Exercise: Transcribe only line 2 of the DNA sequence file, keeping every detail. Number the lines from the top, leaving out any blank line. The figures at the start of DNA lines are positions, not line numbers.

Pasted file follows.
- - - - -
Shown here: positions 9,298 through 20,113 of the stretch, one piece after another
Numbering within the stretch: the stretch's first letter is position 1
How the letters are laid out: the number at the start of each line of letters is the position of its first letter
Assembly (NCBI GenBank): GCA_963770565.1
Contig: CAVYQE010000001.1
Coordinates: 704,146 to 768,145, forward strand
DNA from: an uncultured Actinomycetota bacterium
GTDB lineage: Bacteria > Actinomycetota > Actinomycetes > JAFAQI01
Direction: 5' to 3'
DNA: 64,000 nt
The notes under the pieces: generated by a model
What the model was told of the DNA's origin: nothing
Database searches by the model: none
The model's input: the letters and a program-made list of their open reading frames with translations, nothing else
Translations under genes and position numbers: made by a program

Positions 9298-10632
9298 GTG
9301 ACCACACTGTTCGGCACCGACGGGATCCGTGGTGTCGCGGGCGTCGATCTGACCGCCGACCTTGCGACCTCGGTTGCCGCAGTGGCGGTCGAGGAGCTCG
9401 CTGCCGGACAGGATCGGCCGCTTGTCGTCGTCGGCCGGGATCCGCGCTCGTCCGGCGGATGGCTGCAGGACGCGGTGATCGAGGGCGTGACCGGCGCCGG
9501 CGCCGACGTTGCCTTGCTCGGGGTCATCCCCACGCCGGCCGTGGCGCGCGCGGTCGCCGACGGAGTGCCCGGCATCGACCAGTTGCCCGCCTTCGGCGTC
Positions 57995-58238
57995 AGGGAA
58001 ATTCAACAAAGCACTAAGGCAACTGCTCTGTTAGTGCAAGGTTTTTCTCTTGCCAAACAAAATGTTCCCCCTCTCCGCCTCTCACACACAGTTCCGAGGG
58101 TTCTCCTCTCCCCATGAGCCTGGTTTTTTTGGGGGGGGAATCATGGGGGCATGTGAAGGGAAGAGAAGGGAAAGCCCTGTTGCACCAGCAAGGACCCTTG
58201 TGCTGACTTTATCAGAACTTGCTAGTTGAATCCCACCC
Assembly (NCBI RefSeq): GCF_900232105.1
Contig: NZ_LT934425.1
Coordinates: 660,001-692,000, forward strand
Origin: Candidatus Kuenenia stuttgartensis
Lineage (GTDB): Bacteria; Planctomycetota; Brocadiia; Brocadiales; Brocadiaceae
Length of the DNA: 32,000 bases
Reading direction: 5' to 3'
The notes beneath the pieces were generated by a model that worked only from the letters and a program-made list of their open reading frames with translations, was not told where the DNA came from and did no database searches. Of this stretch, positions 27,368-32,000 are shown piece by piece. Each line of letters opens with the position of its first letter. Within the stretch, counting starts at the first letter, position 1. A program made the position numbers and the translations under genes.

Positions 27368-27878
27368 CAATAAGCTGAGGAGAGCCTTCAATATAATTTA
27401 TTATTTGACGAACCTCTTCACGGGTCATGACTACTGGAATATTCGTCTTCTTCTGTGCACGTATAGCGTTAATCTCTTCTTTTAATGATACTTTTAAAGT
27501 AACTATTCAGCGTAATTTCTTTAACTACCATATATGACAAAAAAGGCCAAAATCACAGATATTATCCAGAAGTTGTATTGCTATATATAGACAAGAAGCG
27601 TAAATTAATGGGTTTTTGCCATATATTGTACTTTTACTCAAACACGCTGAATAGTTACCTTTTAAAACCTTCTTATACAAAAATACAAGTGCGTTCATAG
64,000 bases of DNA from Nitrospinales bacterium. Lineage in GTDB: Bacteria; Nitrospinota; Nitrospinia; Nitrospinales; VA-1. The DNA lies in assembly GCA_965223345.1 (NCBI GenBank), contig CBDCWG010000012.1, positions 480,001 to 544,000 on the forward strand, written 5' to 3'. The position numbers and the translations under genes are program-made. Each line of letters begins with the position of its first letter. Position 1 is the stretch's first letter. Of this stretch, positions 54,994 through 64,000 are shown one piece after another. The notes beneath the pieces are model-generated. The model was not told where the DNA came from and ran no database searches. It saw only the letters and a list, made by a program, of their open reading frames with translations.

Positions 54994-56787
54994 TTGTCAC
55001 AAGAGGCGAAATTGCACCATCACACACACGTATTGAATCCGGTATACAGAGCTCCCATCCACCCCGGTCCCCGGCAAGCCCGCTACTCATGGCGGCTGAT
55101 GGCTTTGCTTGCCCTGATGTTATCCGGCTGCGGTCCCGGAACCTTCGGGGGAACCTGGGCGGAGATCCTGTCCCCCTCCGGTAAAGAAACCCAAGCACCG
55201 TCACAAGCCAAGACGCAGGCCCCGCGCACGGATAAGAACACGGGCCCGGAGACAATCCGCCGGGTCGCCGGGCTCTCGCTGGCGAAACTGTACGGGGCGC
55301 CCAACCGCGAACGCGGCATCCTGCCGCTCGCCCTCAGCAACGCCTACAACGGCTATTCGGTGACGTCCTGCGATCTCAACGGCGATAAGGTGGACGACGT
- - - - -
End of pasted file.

Numbering within the stretch: the stretch's first letter is position 1